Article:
Keywords: Neurorehabilitation, Motor learning, Plasticity, Stroke, Principles

Ballester, B. R., Maier, M., Duff, A., Cameirão, M., Bermúdez, S., Duarte, E., Cuxart, A., Rodríguez, S., San Segundo Mozo, R. M., Verschure, P., (2019). A critical time window for recovery extends beyond one-year post-stroke Journal of neurophysiology Journal of Neurophysiology , 122, (1), 350-357

The impact of rehabilitation on post-stroke motor recovery and its dependency on the patient's chronicity remain unclear. The field has widely accepted the notion of a proportional recovery rule with a "critical window for recovery" within the first 3-6 mo poststroke. This hypothesis justifies the general cessation of physical therapy at chronic stages. However, the limits of this critical window have, so far, been poorly defined. In this analysis, we address this question, and we further explore the temporal structure of motor recovery using individual patient data from a homogeneous sample of 219 individuals with mild to moderate upper-limb hemiparesis. We observed that improvement in body function and structure was possible even at late chronic stages. A bootstrapping analysis revealed a gradient of enhanced sensitivity to treatment that extended beyond 12 mo poststroke. Clinical guidelines for rehabilitation should be revised in the context of this temporal structure. NEW & NOTEWORTHY Previous studies in humans suggest that there is a 3- to 6-mo "critical window" of heightened neuroplasticity poststroke. We analyze the temporal structure of recovery in patients with hemiparesis and uncover a precise gradient of enhanced sensitivity to treatment that expands far beyond the limits of the so-called critical window. These findings highlight the need for providing therapy to patients at the chronic and late chronic stages.

Keywords: Motor recovery, Neuroplasticity, Neurorehabilitation, Stroke recovery, Virtual reality

Rubio Ballester, B., Mura, A., Maier, M., Tobella-Pareja, Laura, Alfayate-Domingo, D., Gimeno-Esteve, M. F., Aguilar, A., Verschure, P., (2019). Adaptive VR-based rehabilitation to prevent deterioration in adults with cerebral palsy Application of VR and Advanced Technology in Pediatric Populations International Conference on Virtual Rehabilitation 2019 (ICVR 2019) , ISVR (Tel Aviv, Israel) , 1-7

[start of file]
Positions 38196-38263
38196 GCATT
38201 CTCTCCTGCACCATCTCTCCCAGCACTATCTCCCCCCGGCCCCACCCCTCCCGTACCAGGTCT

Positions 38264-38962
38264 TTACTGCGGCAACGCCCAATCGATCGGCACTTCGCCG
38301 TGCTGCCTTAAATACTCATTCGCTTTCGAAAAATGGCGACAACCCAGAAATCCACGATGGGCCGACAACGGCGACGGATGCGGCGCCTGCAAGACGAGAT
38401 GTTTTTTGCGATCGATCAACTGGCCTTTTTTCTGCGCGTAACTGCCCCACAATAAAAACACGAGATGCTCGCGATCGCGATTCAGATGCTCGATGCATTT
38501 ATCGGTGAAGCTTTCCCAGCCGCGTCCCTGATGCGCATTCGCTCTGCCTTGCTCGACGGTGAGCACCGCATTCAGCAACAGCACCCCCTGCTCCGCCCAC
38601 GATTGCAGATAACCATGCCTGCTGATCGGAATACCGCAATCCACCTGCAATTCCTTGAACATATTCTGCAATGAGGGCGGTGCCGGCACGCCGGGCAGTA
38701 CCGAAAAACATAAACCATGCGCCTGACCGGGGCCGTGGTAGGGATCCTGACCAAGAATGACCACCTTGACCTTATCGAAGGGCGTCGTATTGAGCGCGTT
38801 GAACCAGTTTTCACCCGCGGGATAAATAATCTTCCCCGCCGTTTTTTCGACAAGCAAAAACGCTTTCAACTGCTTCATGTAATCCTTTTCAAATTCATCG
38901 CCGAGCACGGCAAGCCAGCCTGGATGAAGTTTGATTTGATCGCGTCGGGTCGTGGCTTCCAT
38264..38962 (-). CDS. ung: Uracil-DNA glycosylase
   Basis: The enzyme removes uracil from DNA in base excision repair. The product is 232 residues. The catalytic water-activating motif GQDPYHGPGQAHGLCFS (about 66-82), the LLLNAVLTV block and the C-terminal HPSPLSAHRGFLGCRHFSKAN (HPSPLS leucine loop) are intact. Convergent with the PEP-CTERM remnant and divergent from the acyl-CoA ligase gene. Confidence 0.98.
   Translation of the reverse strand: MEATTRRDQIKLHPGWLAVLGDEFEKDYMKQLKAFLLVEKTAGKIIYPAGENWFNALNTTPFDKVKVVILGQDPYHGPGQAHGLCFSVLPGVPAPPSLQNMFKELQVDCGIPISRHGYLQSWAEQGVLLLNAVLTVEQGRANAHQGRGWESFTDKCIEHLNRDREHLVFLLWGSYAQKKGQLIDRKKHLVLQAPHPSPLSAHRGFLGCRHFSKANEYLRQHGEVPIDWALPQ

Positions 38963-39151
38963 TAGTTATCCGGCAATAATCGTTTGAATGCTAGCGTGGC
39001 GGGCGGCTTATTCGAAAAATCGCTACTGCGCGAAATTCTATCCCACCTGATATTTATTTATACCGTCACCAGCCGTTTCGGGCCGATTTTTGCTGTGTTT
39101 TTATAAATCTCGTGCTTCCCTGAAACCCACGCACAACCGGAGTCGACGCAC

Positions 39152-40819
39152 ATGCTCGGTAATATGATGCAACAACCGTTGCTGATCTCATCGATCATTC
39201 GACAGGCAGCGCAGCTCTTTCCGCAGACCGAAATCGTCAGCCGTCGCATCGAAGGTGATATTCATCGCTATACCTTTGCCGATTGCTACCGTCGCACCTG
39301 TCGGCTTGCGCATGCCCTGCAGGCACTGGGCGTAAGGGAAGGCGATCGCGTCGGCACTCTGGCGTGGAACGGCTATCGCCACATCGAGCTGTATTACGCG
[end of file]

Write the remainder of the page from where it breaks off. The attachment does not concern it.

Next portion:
Cerebral palsy (CP) is a disabling life-long condition progressively impeding a patient’s independence. Although incident rates are high, a clear understanding of the disease is missing. CP is characterized by several motor disorders and sensory or perceptive comorbidities. This multifaceted nature complicates proper diagnosis and hampers the search for possible treatments. During adolescence and adulthood, individuals with CP experience a drastic deterioration in gross motor control, independence, and quality of life. There is poor evidence that physical therapy promotes the retention of function through aging, and no clinical studies exist that explore the potential of VRbased training to prevent deterioration. In this pilot randomized controlled trial, we expose 14 adults with CP to the Rehabilitation Gaming System (RGS) and examine its usability, effectiveness, and acceptability. Our results show that the RGS difficulty adaptation algorithm automatically matches the patients' impairment level as captured by clinical scales (Barthel and Box & Blocks). The clinical effectiveness and acceptability of the RGS and conventional therapy were comparable. We conclude that VR-based physical therapy as an adjunct to usual treatment may be a promising approach for the prevention of deterioration in adolescents and adults with CP.

Keywords: Cerebral palsy, Virtual realitY, Motor function, Physical therapy, Rehabilitation

Morales, R., Badesa, F. J., Garcia-Aracil, N., Aranda, J., Casals, A., (2015). Autoadaptive neurorehabilitation robotic system assessment with a post-stroke patient Revista Iberoamericana de Automatica e Informatica Industrial , 12, (1), 92-98